Another day, another Metroidvania. It feels like the Switch is getting a new one every week at the moment, and whether that’s a good thing or a bad thing will no doubt depend on your affinity with the genre. Whilst the Switch has become home to some of the finest examples of the genre in recent memory, such as Axiom Verge and Hollow Knight, it has also played host to a few less-than-stellar titles. And that, sadly, is where Paradox Soul comes in.
Paradox Soul sees you take on the role of Dr. Allie Rose, who must navigate a mysterious, deadly test facility filled with roaming beasts and monstrous bosses. Since this is a Metroidvania title, very little is handed to you on a plate. Right from the start, you’re given nothing to work with – no backstory or weaponry – just you and your spindly, pixelated legs.
Eventually of course, you’ll come to find new gear, such as an automatic machine gun that you can gradually upgrade, and a handy suit that allows Dr. Rose to morph herself into a ball when sliding and jumping… hmm, that sounds very familiar. But what sets Paradox Soul apart from other Metroidvanias is its cover-based shooting gameplay. Dr. Rose isn’t the most resilient of protagonists, and it only takes a few hits to take her down, so you’ll need to take on more defensive tactics when dealing with foes. If you happen to come across an enemy that can fire back at you, chances are there will be an obstacle nearby that you can take cover behind. From here, you can hide in wait until the enemy needs to reload, then pop out and take them down.
It sounds pretty compelling in theory, but Paradox Soul really struggles to make it feel exciting. Each encounter boils down to simply rolling into cover, wait for the enemy to reload, then fire back. Rinse and repeat. Of course, you don’t have to roll into cover if you don’t want to, but thanks to Dr. Rose’s poor health meter, it almost becomes a necessity as you struggle to survive. Additionally, those who like to navigate the environment quickly will use the roll ability frequently to gain extra momentum – what this means is that if there’s a crate lying around, chances are you’ll accidentally roll into it. It’s not a massive issue, but it does break your flow quite a lot.
Thankfully, other enemy encounters are a bit more hands-on. You’ll come across zombies, rabid dogs, surveillance drones, and more. These don’t require you to jump into cover, and a good mix of jumping, rolling, dropping bombs and firing is enough to take these enemies down. Then of course, there are the boss battles. These can be extremely difficult at the best of times, particularly since you have such finite health. Learning their attack patterns is absolutely crucial to survival, but even then it’s a bit hit-and-miss. The ability to alter the difficult at any time from the main menu seems like a very deliberate decision, so don’t be surprised if you find you need to take it down a notch if you’re struggling.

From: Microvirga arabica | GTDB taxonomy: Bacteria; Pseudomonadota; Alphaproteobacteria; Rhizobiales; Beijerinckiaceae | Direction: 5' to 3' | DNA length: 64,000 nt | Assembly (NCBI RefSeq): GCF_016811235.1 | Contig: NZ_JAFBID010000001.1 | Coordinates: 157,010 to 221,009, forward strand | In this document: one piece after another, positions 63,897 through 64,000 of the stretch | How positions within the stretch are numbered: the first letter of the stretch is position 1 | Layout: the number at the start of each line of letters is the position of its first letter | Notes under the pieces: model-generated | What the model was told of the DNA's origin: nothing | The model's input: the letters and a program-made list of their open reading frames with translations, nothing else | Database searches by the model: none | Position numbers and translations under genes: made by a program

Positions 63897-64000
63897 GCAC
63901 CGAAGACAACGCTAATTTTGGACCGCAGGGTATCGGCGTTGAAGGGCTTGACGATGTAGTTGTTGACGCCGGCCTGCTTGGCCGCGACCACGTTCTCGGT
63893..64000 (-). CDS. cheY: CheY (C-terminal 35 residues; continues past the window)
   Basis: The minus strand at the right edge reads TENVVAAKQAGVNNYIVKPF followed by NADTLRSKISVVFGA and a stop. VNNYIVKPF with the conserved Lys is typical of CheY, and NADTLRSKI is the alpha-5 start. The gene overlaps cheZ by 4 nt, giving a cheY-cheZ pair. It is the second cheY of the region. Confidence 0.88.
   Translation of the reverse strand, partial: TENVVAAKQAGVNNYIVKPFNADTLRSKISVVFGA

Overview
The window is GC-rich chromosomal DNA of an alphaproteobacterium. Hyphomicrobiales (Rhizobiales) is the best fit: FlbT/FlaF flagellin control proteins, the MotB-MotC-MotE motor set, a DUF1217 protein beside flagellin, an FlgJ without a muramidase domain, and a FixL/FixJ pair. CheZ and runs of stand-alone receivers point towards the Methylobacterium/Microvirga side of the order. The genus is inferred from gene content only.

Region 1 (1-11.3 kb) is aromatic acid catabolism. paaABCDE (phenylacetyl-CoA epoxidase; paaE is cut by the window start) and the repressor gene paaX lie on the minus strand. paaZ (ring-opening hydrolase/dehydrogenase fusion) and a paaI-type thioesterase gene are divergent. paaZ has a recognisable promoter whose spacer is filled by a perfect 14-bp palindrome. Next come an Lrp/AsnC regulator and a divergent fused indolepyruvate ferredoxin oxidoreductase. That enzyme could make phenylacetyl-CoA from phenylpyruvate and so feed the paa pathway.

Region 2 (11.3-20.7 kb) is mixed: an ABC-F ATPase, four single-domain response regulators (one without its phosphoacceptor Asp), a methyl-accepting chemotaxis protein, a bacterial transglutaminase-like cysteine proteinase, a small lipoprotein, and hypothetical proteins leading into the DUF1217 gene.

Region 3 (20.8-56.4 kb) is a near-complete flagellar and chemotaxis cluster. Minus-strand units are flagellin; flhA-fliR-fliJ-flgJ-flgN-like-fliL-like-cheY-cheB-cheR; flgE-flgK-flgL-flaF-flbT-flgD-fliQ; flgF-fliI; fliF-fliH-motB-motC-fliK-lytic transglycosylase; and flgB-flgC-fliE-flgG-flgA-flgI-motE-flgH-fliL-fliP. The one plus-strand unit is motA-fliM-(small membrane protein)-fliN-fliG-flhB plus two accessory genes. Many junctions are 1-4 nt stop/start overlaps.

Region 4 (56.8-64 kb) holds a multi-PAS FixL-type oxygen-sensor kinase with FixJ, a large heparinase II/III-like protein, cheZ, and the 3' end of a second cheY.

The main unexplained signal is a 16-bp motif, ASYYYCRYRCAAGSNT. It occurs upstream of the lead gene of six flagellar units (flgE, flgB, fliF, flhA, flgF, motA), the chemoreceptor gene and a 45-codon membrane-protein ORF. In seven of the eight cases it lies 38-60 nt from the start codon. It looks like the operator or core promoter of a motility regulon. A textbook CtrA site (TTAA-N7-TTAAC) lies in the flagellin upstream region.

Metroidvanias are perhaps most famous for their ingenious use of environments. Everyone remembers the claustrophobic caves of Super Metroid’s planet Zebes, and the famous inverted castle of Castlevania: Symphony of the Night. This is unfortunately where Paradox Soul really fails to stand out from the crowd. Taking place within a test facility, the map looks very much looks like a lab you might find in the latter half of a Resident Evil game. Blood coats the doorways, crates lie around in all sorts of places, and zombies burst out of test chambers in nearly every room. The problem is there’s a severe lack of variety; every new room looks incredibly similar to the last one, and this causes repetition to set in very quickly.
To exacerbate this issue, the map is set up in a grid format, with doorways either taking you up, down, left or right within the grid. Whilst the map itself is easy enough to analyse once you’ve gotten the hang of it, you’ll often feel forced to rely on its presence, as it can be incredibly difficult to remember exactly where you’ve been previously, or where you need to go next. Don’t be surprised if you find yourself visiting the same rooms over and over again.
Like so many indie games hitting the market these days, Paradox Soul displays self-proclaimed ‘retro’ graphics consisting of blocky, pixelated characters and environments. A lot of people may be getting a bit fed up of this particular aesthetic in modern games, but we think the graphics suit the nature of the game quite well. A lot more effort could have gone into the aforementioned repetitive room design, but for the most part, it looks decent enough. On the flip side, however, the music is particularly impressive, invoking a sense of horror, sci-fi and mystery all in one go, whilst ramping up suitably during boss battles. All in all, Paradox Soul is a decent enough Metroidvania that suits its low price point, but we think a bit more TLC within certain areas would have gone a long way.
On its own, Paradox Soul is an average Metroidvania that will keep you reasonably entertained throughout its fairly short duration thanks to its creepy art direction and atmospheric soundtrack. But when you look at it next to some of the more accomplished examples of the genre on Switch, its repetitive nature and uninspired cover-shooting mechanics hold it back from being truly recommendable.